07/21/2020 9:20 AM
2002 CCBL Hall of Famer Cal Burlingame
Article By: Mike Richard
Cape Cod Baseball League 1946-54
When the Cape Cod Baseball League resumed after a five-year shutdown due to World War 2, local fans were excited about embracing the sport once again.
There had been a number of semipro teams playing in a twilight league throughout the war years, including one in Barnstable which featured 18- and under players from the villages of Barnstable, Cotuit, Hyannis, Osterville and West Hyannis.
As we spend a summer without Cape Cod League baseball, we will continue take a look back at the teams from the Barnstable area that played in the league between 1946-54.
In 1946, a total of eleven teams comprised the Cape Cod Baseball league’s two divisions – the Upper Division: Bourne, Falmouth, Mashpee, Sagamore and Sandwich; and the Lower Division: Barnstable, Chatham, Dennis, Harwich, Mass Maritime and Yarmouth.
Among the new regulations in the league were that all players had to be “bona fide residents of Cape Cod.” This would later be changed to also include all people with homes on the Cape, and then further amended to include any individuals who had summer jobs on the Cape.In addition, paid players were prohibited from the league.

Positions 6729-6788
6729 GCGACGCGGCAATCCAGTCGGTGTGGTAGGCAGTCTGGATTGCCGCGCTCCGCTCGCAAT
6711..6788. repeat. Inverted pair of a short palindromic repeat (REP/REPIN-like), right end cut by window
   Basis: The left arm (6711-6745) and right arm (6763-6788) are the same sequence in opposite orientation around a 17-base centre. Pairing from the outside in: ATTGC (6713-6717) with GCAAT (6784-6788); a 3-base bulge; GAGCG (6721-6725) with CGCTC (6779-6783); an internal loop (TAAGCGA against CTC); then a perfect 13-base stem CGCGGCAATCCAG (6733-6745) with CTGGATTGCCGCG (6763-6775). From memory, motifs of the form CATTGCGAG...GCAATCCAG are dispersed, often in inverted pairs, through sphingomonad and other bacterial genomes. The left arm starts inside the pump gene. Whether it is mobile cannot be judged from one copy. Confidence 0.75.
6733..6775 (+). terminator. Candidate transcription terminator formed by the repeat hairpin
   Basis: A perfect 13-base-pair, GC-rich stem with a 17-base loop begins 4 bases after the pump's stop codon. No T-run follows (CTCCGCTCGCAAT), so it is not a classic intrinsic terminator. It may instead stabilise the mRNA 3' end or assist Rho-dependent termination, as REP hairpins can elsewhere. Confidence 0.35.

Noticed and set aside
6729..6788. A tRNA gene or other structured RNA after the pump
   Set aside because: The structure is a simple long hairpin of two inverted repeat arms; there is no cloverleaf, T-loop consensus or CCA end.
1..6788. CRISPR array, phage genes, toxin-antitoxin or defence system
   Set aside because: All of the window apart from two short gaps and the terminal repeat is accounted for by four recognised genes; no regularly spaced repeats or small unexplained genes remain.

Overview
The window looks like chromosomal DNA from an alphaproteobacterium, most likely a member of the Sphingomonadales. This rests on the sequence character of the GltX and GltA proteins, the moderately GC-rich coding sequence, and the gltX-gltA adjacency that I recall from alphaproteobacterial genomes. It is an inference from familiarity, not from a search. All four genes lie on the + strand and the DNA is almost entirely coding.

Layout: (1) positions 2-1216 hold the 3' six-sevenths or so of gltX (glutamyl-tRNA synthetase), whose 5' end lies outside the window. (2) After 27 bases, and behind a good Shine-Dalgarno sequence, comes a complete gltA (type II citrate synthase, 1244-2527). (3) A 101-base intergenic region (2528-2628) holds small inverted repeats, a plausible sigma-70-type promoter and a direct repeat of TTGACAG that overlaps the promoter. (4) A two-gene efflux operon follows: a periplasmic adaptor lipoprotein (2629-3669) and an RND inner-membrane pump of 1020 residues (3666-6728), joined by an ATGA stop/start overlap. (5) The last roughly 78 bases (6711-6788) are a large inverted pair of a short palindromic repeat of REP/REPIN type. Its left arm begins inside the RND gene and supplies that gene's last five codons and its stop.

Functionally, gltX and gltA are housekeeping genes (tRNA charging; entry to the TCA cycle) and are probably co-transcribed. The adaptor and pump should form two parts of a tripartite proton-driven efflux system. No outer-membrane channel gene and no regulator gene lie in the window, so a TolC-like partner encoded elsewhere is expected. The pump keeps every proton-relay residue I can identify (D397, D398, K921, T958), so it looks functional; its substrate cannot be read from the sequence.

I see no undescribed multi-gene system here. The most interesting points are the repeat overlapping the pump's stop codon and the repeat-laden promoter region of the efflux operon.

While Barnstable was among the first teams when the league reorganized in 1946, Cotuit made its debut the following year and then in 1948 Osterville introduced a team for three seasons.
The season was divided into two halves with the winner of each half meeting in the first round of the playoffs. On the occasion a team won both halves, they would advance straight to the finals.
Here is a year-by-year breakdown of the Barnstable team through 1946-52:
Year 1st W-L 2nd W-L Record
1946 3rd 5-4-1 1st 9-1 14-5-1
1947 3rd 7-5 5th 1-8 8-13
1948 4th 5-9 7th 5-9 10-18
1949 6th 9-9 6th 7-9 16-18
1950 8th 3-13 7th 6-8 9-21
1951 6th 6-10 2nd 11-7 17-17
1952 2nd 11-4 DNP 11-4
In 1946, under manager Pete Brown, the Townies captured the second half with a record of 9-1 and went on to meet first-half winner Harwich in the playoff semifinals. There, Barnstable fell in a three-game series. It was their only playoff appearance through the first seven years.
One of the top players in the league during this era was Barnstable outfielder Cal Burlingame, who impressed the Red Sox brass so much at their 1946 tryout game that they signed him as an outfielder.
Barnstable ran into some problems during the 1950 season when Burlingame was declared ineligible because he was a member of the Saginaw Bears of the Central A League. He had previously played in the Red Sox organization in 1948 with the Oneonta team in the Canadian-American League, and then in 1949 with their Scranton A team.
Again in 1951, the Upper Cape League banned Burlingame and forced the Barons to forfeits four victories because he was declared ineligible for being under contract to play for the Saginaw Club of the Central League.